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If you manage a public-facing Internet server, then you probably know that your server is constantly probed and attacked by rootkits floating around the Internet. Massively distributed botnets scan thousands of servers per second for vulnerable software. Having a cluster of public-facing Internet web servers, my servers see brute force ssh and web server attacks daily. And I am a tiny operation.

For ssh dictionary attacks, DenyHosts can be a big help. If you run a cluster of servers, you can boost the effectiveness of DenyHosts by distributing its block results across your entire server farm. Disabling remote root access (+sudo), and using keys rather than passwords are other good ways to boost remote ssh security.

For Web servers where customers are allowed to upload their own software — increasingly required in this age of dynamic Web content — vulnerabilities in poorly-written web code are a constant threat. Customers inevitably upload software that contains bugs, bugs which are then exploited to gain local access to your web server. Customers inevitably fail to maintain the software they upload, practically guaranteeing that security patches are missed. suexec and chroot jails definitely help, but even local access to a non-priveleged account can be a powerful tool to stage further attacks on other web servers.

However, I posit that a very simple technique can be enormously effective against rootkits: rename your files.

You can see attacks for common vulnerabilities if you grep through your web logs. Here is a sample probing attack:


209.172.10.41 - - [12/Jan/2007:05:02:18 +0000] "GET /a1b2c3d4e5f6g7h8i9/nonexistentfile.php HTTP/1.0" 404 302 "-" "-"
209.172.10.41 - - [12/Jan/2007:05:02:18 +0000] "GET /adxmlrpc.php HTTP/1.0" 404 276 "-" "-"
209.172.10.41 - - [12/Jan/2007:05:02:18 +0000] "GET /adserver/adxmlrpc.php HTTP/1.0" 404 285 "-" "-"
209.172.10.41 - - [12/Jan/2007:05:02:18 +0000] "GET /phpAdsNew/adxmlrpc.php HTTP/1.0" 404 286 "-" "-"
209.172.10.41 - - [12/Jan/2007:05:02:18 +0000] "GET /phpadsnew/adxmlrpc.php HTTP/1.0" 404 286 "-" "-"
209.172.10.41 - - [12/Jan/2007:05:02:19 +0000] "GET /phpads/adxmlrpc.php HTTP/1.0" 404 283 "-" "-"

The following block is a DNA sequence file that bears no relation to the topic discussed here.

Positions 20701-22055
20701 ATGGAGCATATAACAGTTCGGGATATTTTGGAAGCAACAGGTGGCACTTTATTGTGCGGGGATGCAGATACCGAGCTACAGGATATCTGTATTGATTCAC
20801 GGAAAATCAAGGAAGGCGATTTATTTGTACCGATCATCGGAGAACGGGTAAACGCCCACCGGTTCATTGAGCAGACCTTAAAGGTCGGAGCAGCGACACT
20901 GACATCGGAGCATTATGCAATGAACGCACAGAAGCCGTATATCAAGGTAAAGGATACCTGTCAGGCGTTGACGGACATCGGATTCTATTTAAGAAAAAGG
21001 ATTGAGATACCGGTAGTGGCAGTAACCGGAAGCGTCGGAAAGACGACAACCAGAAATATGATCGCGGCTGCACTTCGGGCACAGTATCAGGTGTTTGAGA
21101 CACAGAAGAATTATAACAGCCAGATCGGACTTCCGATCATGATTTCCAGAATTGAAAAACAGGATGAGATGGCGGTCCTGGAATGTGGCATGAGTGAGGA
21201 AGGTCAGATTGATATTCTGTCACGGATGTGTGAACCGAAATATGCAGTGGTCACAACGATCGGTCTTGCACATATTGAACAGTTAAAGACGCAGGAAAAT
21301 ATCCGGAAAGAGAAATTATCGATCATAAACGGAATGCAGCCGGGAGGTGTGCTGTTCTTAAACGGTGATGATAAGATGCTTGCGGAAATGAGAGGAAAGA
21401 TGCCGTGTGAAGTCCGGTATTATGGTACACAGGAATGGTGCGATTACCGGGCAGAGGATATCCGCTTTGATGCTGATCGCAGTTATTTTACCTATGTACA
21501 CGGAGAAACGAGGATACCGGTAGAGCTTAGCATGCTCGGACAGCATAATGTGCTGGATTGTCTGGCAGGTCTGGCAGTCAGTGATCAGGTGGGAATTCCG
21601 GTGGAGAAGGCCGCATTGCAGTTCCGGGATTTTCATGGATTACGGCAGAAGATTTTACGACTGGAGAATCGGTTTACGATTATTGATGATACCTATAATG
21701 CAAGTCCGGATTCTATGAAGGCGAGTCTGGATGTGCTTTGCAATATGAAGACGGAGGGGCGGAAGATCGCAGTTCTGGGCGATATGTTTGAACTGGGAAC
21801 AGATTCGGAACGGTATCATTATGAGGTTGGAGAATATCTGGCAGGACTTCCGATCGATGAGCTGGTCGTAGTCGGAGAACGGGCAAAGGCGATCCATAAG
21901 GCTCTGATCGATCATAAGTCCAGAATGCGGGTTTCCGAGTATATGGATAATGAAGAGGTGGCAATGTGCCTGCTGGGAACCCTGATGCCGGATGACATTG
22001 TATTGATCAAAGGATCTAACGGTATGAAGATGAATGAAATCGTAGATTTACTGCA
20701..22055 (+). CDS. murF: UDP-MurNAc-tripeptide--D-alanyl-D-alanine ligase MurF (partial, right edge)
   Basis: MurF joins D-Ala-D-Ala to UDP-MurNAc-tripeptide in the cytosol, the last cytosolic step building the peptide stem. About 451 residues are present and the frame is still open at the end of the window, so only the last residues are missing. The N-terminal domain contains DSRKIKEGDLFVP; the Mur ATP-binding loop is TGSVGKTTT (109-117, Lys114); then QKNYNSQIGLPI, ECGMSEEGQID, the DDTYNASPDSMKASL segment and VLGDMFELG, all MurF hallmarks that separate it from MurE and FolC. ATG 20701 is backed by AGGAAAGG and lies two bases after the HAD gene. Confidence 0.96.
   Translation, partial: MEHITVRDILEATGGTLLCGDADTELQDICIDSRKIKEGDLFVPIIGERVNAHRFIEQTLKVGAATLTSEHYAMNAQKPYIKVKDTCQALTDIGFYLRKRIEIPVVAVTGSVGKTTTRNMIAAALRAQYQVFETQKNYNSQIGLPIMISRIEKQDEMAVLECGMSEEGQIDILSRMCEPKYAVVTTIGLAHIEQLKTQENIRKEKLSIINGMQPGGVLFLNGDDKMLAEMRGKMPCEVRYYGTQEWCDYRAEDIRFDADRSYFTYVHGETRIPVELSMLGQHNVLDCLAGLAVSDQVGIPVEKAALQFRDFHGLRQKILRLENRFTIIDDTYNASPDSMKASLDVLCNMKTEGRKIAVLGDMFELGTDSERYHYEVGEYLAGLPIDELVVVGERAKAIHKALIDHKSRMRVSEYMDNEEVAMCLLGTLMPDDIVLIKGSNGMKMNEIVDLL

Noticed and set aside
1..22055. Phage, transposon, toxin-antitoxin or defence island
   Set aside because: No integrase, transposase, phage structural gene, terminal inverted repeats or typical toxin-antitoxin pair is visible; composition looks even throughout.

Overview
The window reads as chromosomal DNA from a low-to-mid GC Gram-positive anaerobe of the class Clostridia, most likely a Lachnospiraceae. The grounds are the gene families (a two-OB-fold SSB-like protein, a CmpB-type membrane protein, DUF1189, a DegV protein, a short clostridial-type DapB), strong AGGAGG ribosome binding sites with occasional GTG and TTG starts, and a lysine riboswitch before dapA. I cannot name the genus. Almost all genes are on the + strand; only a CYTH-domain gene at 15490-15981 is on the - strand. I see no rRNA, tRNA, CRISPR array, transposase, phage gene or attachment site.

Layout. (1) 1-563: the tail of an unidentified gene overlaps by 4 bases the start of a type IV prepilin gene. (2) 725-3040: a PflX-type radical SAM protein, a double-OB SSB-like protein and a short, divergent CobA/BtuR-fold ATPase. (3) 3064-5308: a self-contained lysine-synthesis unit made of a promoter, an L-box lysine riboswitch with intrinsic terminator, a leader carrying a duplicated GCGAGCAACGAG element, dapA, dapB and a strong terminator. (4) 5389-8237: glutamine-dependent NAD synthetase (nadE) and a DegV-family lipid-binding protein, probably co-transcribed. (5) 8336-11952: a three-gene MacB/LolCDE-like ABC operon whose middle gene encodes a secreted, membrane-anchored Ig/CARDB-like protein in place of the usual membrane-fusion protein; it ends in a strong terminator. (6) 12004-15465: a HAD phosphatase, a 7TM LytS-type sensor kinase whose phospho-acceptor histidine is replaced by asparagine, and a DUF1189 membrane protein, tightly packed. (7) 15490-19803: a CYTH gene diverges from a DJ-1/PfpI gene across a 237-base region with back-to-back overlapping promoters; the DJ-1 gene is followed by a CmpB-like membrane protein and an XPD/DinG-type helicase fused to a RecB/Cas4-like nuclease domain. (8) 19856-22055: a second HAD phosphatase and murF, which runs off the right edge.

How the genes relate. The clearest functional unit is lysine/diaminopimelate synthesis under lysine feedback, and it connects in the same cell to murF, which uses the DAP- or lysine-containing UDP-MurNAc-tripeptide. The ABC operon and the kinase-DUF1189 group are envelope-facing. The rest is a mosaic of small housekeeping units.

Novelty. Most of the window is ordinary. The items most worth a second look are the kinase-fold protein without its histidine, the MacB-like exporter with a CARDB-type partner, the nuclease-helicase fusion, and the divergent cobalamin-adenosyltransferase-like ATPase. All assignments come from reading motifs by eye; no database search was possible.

209.172.10.41 - - [12/Jan/2007:05:02:19 +0000] "GET /Ads/adxmlrpc.php HTTP/1.0" 404 280 "-" "-"
209.172.10.41 - - [12/Jan/2007:05:02:19 +0000] "GET /ads/adxmlrpc.php HTTP/1.0" 404 280 "-" "-"
209.172.10.41 - - [12/Jan/2007:05:02:19 +0000] "GET /xmlrpc.php HTTP/1.0" 404 274 "-" "-"
209.172.10.41 - - [12/Jan/2007:05:02:19 +0000] "GET /xmlrpc/xmlrpc.php HTTP/1.0" 404 281 "-" "-"
209.172.10.41 - - [12/Jan/2007:05:02:19 +0000] "GET /xmlsrv/xmlrpc.php HTTP/1.0" 404 281 "-" "-"
209.172.10.41 - - [12/Jan/2007:05:02:19 +0000] "GET /blog/xmlrpc.php HTTP/1.0" 404 279 "-" "-"
209.172.10.41 - - [12/Jan/2007:05:02:20 +0000] "GET /drupal/xmlrpc.php HTTP/1.0" 404 281 "-" "-"
209.172.10.41 - - [12/Jan/2007:05:02:20 +0000] "GET /community/xmlrpc.php HTTP/1.0" 404 284 "-" "-"
209.172.10.41 - - [12/Jan/2007:05:02:20 +0000] "GET /blogs/xmlrpc.php HTTP/1.0" 404 280 "-" "-"
209.172.10.41 - - [12/Jan/2007:05:02:20 +0000] "GET /blogs/xmlsrv/xmlrpc.php HTTP/1.0" 404 287 "-" "-"
209.172.10.41 - - [12/Jan/2007:05:02:20 +0000] "GET /blog/xmlsrv/xmlrpc.php HTTP/1.0" 404 286 "-" "-"

While there is no substitute for security by design, eliminating a highly common attack vector can measurably decrease your vulnerability. As you can see from the above sample log, a technique as simple as ensuring no file named xmlrpc.php exists will immediately render the above attacks ineffective.

Security purists love to complain about security through obscurity, but in today's Internet world of massively distributed botnets, it's a numbers game. You cannot rely solely on security by design, when you do not have complete control over the software uploaded by customers to your web servers. Bugs are inevitable in all software, in any case. Thus, any technique that can reduce a highly common attack vector is one worth looking at.

ISPs would be wise to consider banning the most commonly attacked software URLs, if you host so many web sites that you cannot possibly review all the code uploaded to your servers.